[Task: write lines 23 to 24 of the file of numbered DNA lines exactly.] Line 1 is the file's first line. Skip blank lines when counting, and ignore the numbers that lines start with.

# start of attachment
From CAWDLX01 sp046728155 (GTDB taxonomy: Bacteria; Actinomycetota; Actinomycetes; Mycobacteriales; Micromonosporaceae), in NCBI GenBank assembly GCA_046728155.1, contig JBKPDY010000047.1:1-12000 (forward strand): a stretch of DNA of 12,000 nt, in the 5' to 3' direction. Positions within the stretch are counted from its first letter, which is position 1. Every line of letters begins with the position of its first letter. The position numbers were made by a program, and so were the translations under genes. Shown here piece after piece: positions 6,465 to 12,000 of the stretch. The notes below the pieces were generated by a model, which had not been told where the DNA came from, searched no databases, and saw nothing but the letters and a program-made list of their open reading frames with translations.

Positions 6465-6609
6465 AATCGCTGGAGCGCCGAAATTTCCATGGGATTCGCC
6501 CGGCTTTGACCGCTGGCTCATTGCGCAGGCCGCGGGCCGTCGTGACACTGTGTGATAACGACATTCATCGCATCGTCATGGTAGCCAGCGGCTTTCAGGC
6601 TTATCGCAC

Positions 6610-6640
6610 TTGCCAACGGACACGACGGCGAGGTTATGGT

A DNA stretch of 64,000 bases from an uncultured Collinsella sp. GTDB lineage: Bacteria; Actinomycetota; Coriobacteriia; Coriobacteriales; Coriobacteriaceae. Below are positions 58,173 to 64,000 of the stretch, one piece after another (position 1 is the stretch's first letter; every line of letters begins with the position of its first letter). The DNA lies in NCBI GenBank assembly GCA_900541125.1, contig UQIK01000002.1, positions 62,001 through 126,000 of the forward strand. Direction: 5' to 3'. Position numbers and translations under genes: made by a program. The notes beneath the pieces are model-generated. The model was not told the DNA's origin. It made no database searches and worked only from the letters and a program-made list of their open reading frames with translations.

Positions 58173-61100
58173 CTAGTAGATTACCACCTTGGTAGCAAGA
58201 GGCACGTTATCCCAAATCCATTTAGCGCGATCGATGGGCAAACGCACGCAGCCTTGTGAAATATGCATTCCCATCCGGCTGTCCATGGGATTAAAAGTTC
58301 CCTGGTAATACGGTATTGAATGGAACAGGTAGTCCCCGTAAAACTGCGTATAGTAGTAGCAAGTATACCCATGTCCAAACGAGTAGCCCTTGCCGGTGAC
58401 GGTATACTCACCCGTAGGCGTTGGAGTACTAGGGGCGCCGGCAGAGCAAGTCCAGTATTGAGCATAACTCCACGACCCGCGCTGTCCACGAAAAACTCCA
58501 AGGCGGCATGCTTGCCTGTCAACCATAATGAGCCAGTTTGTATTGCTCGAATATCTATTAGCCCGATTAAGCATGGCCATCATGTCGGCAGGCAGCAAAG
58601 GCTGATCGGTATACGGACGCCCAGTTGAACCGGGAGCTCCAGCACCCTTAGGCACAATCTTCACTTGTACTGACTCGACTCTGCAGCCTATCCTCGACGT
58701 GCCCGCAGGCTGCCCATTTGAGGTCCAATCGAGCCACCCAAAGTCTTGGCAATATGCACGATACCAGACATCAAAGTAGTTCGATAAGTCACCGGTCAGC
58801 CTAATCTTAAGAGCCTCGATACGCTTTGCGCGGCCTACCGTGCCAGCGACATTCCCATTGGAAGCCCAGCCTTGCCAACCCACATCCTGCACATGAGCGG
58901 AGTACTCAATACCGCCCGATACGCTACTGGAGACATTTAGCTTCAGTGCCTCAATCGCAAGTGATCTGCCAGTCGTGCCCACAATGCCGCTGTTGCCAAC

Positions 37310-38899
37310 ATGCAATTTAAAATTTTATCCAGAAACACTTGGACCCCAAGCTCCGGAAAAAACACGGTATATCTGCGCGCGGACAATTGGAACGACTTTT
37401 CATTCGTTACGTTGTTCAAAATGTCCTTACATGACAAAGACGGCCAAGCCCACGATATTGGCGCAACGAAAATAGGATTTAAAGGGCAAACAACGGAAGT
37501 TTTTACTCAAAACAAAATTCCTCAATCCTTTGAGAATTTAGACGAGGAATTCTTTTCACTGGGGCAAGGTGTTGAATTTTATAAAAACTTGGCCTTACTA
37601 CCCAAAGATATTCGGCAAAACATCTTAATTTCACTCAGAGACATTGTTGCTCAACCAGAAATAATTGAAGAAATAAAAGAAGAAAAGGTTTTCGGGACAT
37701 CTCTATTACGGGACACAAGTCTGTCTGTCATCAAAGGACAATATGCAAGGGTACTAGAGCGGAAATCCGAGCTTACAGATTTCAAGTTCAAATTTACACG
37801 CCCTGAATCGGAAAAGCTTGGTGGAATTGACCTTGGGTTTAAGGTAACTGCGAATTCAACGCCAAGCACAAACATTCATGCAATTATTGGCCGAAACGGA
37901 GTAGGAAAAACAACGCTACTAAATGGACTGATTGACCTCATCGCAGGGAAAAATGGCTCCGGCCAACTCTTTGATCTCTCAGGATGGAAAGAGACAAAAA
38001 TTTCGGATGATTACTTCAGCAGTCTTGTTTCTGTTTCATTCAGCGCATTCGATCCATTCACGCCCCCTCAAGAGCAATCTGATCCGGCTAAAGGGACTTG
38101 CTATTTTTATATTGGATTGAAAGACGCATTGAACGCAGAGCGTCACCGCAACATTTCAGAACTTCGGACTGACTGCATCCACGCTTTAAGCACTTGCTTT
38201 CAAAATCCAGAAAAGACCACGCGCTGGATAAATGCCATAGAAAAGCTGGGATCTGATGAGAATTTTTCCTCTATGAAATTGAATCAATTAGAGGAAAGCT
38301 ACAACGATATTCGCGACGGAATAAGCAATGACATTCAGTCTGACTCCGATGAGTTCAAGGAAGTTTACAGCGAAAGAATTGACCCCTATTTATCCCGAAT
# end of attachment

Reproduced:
37601 CCCAAAGATATTCGGCAAAACATCTTAATTTCACTCAGAGACATTGTTGCTCAACCAGAAATAATTGAAGAAATAAAAGAAGAAAAGGTTTTCGGGACAT
37701 CTCTATTACGGGACACAAGTCTGTCTGTCATCAAAGGACAATATGCAAGGGTACTAGAGCGGAAATCCGAGCTTACAGATTTCAAGTTCAAATTTACACG